Hypomania is a milder form of mania that lasts 4 days or longer, has similar but less severe symptoms, and has less negative impact on a person's daily activities. In this state, the individual does not have any psychotic symptoms (i.e., delusions or hallucinations). During a hypomanic episode, the person may have an elevated mood and be more productive. Because these episodes often feel good, the quest for hypomania may even cause some people with bipolar disorder to stop taking their medications. However, a hypomanic episode does not usually last for long and gradually shifts into either mania or depression. Therefore, it is important for hypomania to be treated.
Depression: During a depressive episode, the person experiences feelings of sadness or loses interest in the things they normally enjoy for most of the day in a week. They will also experience 4 or more of the following symptoms for at least 2 weeks:
- insomnia (trouble sleeping) or sleeping too much
- weight loss or weight gain
- fatigue or decreased energy
- problems concentrating or making decisions
- feeling slowed down or feeling too agitated to sit still
- feeling worthless or guilty or having very low self-esteem
- recurrent thoughts of death or of committing suicide
A depressive episode may also include symptoms such as severe anxiety, excessive worry, and other physical symptoms (e.g., pain) as well as psychotic symptoms such as delusions (firmly believing things that are not true) or hallucinations (hearing, feeling, or seeing things that are not there). Depressive episodes may develop suddenly or slowly – it depends on the individual. These episodes tend to last several months.
Some people with bipolar disorder experience mixed episodes that involve symptoms of both mania and depression together or alternating frequently during the day. Individuals are excitable or agitated as in mania, but they also feel irritable and depressed. Mixed episodes present the highest risk of suicide. Approximately 25% to 50% of all people with bipolar disorder have a lifetime risk of attempting suicide.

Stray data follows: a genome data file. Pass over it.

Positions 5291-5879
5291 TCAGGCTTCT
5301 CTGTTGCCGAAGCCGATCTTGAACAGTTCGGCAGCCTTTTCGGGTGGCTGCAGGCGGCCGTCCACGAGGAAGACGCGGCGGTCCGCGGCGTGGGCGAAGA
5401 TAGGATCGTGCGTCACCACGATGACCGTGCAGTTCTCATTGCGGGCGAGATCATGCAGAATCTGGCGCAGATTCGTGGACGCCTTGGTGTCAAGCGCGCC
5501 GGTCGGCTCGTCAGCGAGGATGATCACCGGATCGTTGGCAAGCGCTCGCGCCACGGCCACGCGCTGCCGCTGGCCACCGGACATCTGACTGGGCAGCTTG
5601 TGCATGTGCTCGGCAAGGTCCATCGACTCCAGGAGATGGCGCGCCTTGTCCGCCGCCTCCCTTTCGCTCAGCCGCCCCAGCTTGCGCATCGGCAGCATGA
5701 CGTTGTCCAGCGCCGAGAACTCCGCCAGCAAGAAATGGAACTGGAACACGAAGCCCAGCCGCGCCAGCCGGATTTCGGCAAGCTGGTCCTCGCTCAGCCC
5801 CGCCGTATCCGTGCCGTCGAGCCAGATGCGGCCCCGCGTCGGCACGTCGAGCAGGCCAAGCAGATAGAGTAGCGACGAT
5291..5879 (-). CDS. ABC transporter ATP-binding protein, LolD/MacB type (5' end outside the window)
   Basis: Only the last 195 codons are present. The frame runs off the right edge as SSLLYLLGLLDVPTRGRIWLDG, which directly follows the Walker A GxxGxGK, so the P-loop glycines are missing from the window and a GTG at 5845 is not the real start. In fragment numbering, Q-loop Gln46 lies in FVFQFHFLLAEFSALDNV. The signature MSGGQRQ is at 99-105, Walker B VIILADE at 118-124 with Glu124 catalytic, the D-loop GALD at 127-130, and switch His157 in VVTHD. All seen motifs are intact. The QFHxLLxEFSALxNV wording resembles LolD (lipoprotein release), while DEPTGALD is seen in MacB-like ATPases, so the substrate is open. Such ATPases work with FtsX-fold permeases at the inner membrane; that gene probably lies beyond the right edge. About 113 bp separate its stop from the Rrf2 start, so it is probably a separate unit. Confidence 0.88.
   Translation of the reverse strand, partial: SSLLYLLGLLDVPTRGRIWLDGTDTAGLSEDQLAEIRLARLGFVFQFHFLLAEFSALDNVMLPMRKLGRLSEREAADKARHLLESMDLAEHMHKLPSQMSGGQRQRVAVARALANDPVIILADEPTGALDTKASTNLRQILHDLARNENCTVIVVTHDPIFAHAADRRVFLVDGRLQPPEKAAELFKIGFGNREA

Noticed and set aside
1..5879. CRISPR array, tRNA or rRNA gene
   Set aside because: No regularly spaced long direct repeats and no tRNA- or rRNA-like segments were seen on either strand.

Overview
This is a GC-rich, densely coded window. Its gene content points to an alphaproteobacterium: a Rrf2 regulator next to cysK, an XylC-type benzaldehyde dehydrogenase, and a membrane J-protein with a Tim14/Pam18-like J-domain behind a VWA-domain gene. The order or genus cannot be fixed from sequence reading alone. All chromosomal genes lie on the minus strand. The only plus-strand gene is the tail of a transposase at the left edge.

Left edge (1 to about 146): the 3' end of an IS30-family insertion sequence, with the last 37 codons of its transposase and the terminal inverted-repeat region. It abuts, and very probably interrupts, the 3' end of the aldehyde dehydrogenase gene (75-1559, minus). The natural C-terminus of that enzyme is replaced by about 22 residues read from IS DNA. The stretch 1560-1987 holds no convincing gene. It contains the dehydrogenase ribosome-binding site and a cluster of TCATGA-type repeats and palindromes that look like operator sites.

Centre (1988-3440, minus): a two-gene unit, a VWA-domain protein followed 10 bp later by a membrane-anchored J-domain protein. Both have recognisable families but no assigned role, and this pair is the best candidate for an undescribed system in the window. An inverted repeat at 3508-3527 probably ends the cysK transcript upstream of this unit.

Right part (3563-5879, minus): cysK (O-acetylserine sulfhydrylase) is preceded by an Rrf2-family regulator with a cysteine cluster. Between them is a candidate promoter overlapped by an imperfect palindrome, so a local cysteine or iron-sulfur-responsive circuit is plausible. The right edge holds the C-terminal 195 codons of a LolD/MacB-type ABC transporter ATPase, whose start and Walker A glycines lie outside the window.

Some people with bipolar disorder also experience problems with movement, called catatonic symptoms. These symptoms include physical agitation, immobility, and unusual movements or body positions.
Patterns of bipolar disorder
People with bipolar disorder vary in the types and frequency of episodes that they experience. Some people may have equal numbers of manic and depressive episodes, while others may have mostly one type (usually depression).
While several years can pass between the first few episodes without treatment, most people eventually have more frequent episodes. Episodes can last for days, weeks, months, or sometimes even years. For some people, the episodes have rapid cycling where they experience at least 4 episodes per year in any combination of mania, hypomania, mixed, or depression.
According to the episode patterns, bipolar disorder can be classified as:
- Bipolar-I disorder: A person has one manic episode with or without episodes of hypomania or depression.
- Bipolar-II disorder: A person has only hypomanic and depressive episodes, not full mania or mixed episodes. Hypomania often seems normal to the person, and they seek treatment only for depression.
- Bipolar disorder not otherwise specified: A person has met most of the criteria for bipolar disorder but not all (e.g., shorter duration of a given episode or only hypomanic episodes).
- Cyclothymic disorder: A person has recurring hypomanic episodes and mild depressive symptoms.